Washington Nationals: Michael Taylor Should Start or Get Traded
By Grant Thomas
After Michael Taylor went 4-for-4 yesterday, its time for the Washington Nationals to make a decision
Yesterday, in the Washington Nationals 6-3 loss to the San Diego Padres at PETCO Park, there was one positive surrounding the afternoon and that was the play of center fielder Michael Taylor.
Michael Taylor’s talent is deceiving.
It’s there. There’s no denying that. But while it’s all well and good to have potential, actually meeting it is what creates value in the major leagues. Every now and again, Taylor will have a fantastic game that resets the organization’s confidence in his ability.
Take yesterday, for instance; after hitting just .224 in 161 at-bats before the Nats 6-3 loss, Taylor went 4-for-4 with two home runs and a double. His playing time will surely increase in the near future. To say this was his only noteworthy game in a while wouldn’t be fair. He went 3-for-5 with a double on June 11 against the Phillies and 2-for-5 with two RBI’s on June 7 against the White Sox.
Sadly, that’s about it for Taylor. He has great speed and fielding ability, but the bat hasn’t and won’t be there. The current platoon role with Ben Revere is only there due to Revere’s extended slump since the start of the year. Otherwise, he would be a regular backup. If he is a backup, his .263 on-base percentage wouldn’t be acceptable.
The excess playing time he received last year was a result of Denard Span‘s injury bug, and he didn’t necessarily impress then either; a .229/.282/.358 slash line in 478 at-bats is simply not good enough for a starting role.
So. its about time for the Washington Nationals to make a decision. They should either start him and hope his bat wakes up, or trade him.
If Revere begins to play well, the decision to trade Taylor becomes much easier. There are quite a few teams out there looking for a relatively young (25 years old) and athletic outfielder with fielding ability and speed.
The Washington Nationals have a crop of outfield prospects waiting in the minors (Andrew Stevenson, Victor Robles, Brian Goodwin, and Rafael Bautista). While none of them are close to the major leagues, it’s not as if Taylor is Washington’s only young-ish outfielder with any upside.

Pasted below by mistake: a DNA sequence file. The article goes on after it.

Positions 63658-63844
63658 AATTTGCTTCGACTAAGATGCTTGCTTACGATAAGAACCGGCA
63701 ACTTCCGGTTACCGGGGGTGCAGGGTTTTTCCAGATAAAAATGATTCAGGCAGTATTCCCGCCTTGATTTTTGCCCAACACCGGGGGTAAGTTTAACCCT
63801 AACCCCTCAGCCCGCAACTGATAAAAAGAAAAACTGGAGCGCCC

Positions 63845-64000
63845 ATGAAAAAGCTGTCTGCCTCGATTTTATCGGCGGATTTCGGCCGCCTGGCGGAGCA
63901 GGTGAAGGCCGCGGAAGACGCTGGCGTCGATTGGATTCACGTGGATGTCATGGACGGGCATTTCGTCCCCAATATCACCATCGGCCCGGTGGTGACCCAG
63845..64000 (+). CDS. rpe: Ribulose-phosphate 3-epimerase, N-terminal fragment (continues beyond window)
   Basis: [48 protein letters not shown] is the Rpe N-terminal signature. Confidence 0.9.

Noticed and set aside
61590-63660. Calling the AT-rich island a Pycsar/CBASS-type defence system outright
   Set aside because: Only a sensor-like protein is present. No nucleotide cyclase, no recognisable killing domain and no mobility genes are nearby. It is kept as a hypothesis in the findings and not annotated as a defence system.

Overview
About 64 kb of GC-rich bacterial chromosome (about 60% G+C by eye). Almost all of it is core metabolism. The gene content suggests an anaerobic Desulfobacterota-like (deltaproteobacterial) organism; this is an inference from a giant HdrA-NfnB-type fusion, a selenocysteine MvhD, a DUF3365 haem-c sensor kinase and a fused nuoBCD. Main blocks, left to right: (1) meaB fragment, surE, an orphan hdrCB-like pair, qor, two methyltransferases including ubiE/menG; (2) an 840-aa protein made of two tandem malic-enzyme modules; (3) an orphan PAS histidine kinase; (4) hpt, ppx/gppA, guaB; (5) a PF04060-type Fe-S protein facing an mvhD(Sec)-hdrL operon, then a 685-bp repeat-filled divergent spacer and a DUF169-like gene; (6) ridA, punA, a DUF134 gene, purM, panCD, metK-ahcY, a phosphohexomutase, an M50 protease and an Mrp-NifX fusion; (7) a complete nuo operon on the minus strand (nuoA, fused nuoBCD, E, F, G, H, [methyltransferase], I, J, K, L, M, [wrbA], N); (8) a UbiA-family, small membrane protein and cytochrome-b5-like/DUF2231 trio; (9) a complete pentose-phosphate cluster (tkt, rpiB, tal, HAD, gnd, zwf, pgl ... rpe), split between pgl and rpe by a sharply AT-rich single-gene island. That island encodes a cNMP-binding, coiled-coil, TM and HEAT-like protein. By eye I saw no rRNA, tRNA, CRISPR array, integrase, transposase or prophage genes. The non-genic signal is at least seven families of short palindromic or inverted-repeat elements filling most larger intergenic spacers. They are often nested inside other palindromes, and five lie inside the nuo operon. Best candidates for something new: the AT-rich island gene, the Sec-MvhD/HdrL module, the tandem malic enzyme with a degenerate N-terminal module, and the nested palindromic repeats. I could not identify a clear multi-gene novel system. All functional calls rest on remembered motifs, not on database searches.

It’s no secret that the Washington Nationals will need to add another premier bullpen arm before the postseason begins, and Taylor would be a valuable part of a package. Washington would be hesitant to trade top infield prospect Trea Turner, and it would be very tough to part with more than one top pitching prospect for a bullpen arm.
Lucas Giolito, the top pitching prospect in baseball, is off the table; Reynaldo Lopez, a fast-rising fire thrower who regularly touches triple digits with his fastball is also off the table. One of A.J. Cole/Austin Voth/Jefry Rodriguez is a better possibility, but two would be risky.
Taylor/Cole-Voth-Rodriguez/another added piece. This is a great package for a solid reliever at the trade deadline. While it might not be enough for an Andrew Miller-type (the Nats would have to stretch the package a little bit more for that), that proposal will work for most.
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If Taylor keeps having these 4-for-4 power showings every once in a while, he will become even more intriguing to dangle in trade talks. But right now, even with Revere’s struggles, he is of little use to the Washington Nationals future plans.